IONA HINE writes: Critic or advocate, there is one matter on which we can agree: Mel Gibson's Passion was not made for comfortable viewing. Many British churches are already taking a lead from US counterparts – booking out the cinemas, perhaps in hope of packing pews come Easter morning. But such enthusiasm leaves me somewhat uncomfortable.
As the precursor of Easter Day, Good Friday is inevitably a dark affair. The violence of scourging and crucifixion is undeniable; what Gibson interprets on the silver-screen is simply the 21st-century expression of a passion play with added special effects. Yet that identification with the ghoulish medieval passion play is precisely what has worried many Jewish and Christian groups; the dramatic intensification of good and evil offers the perfect opportunity for antisemitism to rear its ugly head. Before unveiling the usual book recommendations I want to consider two questions:
- Why might a film that retells Christ’s last hours be antisemitic?
- Is there such a thing as Good Practice for Good Friday?
PORTRAITS OF THE PASSION:
"I don't normally bother to see a film when I've read the Book."
This is the opening gambit from one reviewer of the Passion à la Gibson. The remark upholds the commonly-held notion that any retelling of Christ’s final hours is not an act of authorship but a portrayal of ‘Gospel Truth’. But which gospel truth is it? A cursory reading of the four New Testament gospels quickly reveals a bare skeleton of shared material in the passion narratives. Take for example Christ’s trial:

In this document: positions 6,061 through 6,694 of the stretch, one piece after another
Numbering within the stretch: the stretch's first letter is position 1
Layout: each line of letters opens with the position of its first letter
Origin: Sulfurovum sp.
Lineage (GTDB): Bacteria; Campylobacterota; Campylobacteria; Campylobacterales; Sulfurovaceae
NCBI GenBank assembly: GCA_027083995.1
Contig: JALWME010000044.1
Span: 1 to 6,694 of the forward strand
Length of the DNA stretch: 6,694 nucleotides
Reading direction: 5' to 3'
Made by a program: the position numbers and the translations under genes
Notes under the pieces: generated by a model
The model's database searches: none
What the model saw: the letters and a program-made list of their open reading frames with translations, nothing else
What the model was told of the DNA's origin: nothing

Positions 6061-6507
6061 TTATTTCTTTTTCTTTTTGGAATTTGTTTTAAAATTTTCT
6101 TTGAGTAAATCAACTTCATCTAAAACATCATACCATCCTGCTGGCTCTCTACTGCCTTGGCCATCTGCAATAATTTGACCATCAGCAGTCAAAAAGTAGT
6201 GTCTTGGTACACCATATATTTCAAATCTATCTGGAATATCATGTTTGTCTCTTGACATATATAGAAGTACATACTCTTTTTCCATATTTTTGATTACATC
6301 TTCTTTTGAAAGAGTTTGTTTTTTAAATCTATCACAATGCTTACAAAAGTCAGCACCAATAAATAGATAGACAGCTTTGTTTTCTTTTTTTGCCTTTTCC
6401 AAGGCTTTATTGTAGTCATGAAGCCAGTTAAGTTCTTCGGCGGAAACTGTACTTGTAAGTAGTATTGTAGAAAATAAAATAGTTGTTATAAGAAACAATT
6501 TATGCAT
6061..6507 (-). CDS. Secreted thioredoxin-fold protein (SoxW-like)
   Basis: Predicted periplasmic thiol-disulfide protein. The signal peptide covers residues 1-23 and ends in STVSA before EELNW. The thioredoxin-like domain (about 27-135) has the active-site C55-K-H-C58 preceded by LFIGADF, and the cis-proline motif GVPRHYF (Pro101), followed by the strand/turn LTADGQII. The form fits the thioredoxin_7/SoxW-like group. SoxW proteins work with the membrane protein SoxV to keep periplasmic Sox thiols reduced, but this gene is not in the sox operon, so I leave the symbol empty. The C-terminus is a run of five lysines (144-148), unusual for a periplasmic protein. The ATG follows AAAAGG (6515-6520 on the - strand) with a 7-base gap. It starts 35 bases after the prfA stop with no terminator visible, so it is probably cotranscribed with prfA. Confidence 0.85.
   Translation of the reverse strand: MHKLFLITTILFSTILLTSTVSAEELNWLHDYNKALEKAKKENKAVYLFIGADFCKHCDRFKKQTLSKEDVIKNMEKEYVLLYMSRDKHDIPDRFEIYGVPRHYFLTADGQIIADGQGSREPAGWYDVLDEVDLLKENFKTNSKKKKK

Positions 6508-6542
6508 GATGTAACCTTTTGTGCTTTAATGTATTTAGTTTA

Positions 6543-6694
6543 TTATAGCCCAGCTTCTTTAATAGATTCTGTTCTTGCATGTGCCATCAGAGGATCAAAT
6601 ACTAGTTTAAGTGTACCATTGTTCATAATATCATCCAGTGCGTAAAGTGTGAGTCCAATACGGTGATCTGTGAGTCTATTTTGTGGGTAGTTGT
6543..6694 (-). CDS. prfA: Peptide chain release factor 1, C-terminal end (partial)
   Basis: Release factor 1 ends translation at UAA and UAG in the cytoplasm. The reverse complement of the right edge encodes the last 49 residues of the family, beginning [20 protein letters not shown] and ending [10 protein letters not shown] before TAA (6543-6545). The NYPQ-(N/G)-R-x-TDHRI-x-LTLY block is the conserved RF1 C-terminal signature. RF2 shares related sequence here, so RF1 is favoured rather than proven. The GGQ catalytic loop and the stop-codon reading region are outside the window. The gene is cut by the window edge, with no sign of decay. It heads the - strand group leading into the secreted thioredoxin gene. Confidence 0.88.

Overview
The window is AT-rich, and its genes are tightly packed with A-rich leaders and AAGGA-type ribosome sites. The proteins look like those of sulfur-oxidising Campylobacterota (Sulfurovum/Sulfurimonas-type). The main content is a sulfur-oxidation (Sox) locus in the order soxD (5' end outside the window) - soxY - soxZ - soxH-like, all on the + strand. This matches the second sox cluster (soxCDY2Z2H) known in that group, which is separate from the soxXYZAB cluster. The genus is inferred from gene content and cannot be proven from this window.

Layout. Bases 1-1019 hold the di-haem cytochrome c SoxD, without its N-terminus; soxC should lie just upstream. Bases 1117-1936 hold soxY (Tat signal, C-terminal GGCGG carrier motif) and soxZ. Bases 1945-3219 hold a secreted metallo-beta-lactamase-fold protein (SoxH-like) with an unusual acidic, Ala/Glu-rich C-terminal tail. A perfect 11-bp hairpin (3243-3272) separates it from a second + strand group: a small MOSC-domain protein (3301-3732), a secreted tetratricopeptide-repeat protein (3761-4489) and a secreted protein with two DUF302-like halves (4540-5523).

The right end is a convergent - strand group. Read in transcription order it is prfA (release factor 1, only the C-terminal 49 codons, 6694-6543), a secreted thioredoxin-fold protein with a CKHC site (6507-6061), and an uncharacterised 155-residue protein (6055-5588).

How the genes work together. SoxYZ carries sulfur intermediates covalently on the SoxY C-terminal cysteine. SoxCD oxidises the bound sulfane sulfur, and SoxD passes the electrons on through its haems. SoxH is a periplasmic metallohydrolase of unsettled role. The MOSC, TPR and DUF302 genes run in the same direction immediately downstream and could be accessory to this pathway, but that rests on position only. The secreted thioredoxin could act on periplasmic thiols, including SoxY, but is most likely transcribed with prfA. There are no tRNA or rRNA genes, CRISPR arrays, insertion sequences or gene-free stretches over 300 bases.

While all four gospels agree that Jesus was accused by Jewish leaders, the detail is unclear: Does the high priest accuse Jesus (Matthew; Mark) or not (Luke; John)? Is Jesus ‘tried’ at night (Mark) or in the morning (Luke), by Herod (Luke), Annas (John) or Caiaphas? This diversity provides a salutary reminder that ‘Truth’ is not always immediately evident. Each attempt to tell of the Passion, whether as a gospel-writer or a film director, is necessarily an act of interpretation.
The most vociferous objections to Gibson’s film are based on his apparent disregard for both historical criticism, i.e. reading the gospels in the light of the available historical evidence, and the history of Jewish-Christian relations. Reading the gospels with an awareness of their original context(s) we can appreciate how various objectives affected each writer's approach to the central story. We may comprehend the struggle of faithful Jews trying to reconcile personal experience of Jesus as their Messiah, over against an emergent schism from mainstream Jewish praxis. Latterly, the trauma of this schism stimulated a virulent assault against aspects of first-century Judaism, an assault which subsequently became transformed, in the hands of a predominantly gentile church, into an attack upon all ‘the Jews’ - redefined (with the assistance of the fourth gospel) as an homogenous, external and hostile group.
Formulating a viable Christian identity over against more traditional Jewish neighbours was not the only extra-evangelical aim. Each gospel –like each evangelist- has a particular character, communicated with style, focus and emphasis. In Luke's gospel we can see how the desire to appease the formidable Roman authorities informs the testimony: Jesus' role as peace-maker is emphasised while a reluctant Pilate -the representative Roman- is acquitted of all wrong-doing.